McDougall shows how these factors are crucial to understanding why some conversations and relationships fall off the rails.

Negotiation is defined as a discussion between at least two people, in which at least one of the participants has a desired outcome or agenda.

If you had any interaction with your children this morning, it likely involved negotiation - Get up and get dressed, it's time for school.  The conversation you had with your co-worker this morning may also have been a negotiation - Where do you want to go for coffee?

Most people learn negotiation skills at a very young age and have been practice them through childhood. Some of those strategies are effective and others, less so. The focus of this presentation is to underscore the value of the negotiation strategies you already employ and to offer suggestions on how to be more effective during your negotiations. Whether you are negotiating over the sale price of a new car or negotiating a multi-million dollar contract on behalf of your organization, these skills help to create value.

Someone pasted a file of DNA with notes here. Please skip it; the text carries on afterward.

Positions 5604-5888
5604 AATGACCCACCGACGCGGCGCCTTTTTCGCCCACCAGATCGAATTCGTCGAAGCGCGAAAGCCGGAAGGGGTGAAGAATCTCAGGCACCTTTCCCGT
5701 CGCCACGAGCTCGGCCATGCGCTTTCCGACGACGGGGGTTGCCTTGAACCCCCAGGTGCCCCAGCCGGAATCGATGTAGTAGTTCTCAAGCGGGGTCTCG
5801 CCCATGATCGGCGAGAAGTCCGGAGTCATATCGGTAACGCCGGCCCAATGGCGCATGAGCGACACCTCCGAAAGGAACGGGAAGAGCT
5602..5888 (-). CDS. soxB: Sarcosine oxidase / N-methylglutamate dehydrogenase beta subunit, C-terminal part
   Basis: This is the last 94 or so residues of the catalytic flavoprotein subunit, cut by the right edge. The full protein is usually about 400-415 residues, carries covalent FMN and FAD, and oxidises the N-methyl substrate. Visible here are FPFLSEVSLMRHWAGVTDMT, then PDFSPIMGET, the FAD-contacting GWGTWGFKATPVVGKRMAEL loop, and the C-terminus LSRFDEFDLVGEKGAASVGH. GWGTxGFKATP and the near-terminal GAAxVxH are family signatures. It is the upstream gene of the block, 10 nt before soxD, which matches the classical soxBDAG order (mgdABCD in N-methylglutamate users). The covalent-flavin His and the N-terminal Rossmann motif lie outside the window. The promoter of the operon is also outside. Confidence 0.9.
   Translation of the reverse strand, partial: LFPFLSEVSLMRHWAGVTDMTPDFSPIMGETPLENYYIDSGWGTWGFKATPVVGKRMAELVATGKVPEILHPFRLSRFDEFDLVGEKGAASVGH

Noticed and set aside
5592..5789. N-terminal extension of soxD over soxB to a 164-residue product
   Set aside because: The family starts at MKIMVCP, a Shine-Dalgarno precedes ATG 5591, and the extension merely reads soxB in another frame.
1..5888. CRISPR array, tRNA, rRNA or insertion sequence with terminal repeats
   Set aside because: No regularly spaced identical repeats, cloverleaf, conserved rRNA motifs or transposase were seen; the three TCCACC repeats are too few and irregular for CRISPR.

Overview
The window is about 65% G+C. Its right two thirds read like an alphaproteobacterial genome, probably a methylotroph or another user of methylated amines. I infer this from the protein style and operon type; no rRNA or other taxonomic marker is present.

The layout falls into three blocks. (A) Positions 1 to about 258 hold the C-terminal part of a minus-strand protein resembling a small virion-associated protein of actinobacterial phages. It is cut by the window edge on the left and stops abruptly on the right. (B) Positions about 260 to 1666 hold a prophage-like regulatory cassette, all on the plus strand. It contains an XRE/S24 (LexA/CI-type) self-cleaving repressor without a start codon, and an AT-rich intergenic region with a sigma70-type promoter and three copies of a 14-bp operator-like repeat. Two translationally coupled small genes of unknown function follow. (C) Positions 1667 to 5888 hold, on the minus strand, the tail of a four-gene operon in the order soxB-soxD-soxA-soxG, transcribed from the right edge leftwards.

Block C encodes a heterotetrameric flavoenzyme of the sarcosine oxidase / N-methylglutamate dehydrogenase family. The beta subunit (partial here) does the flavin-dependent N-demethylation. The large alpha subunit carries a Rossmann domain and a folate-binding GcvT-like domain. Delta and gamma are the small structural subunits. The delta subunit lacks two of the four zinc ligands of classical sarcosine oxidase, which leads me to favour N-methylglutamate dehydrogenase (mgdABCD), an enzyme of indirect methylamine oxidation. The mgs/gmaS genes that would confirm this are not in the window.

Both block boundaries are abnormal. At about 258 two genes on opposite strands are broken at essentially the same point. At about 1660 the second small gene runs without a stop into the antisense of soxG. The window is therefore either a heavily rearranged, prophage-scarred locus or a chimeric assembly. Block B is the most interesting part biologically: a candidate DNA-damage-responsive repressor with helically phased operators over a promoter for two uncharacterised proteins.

Gary McDougall is a firm believer that the negotiation tools and strategies he learned as a hostage and crisis negotiator are interchangeable with negotiation strategies used within the sphere of business negotiations. In this presentation, he will share the strategies that worked well during his negotiations as well as those that did not work well and those lessons learned can offer powerful insights for the attendees of this presentation.

Some of the key learning outcomes included in this presentation are:

  • Understanding the concept of the “Negotiator’s Dilemma” - finding the balance between achieving our substantive outcome while maintaining or improving the relationship we have with our counterpart.

  • Recognizing the pitfalls associated with the “Negotiator’s Mindset” whereby we often make assumptions when we perceive we are engaged in the process of negotiation.  This includes the common assumption that the other side is going to try to take advantage of us and are not to be trusted.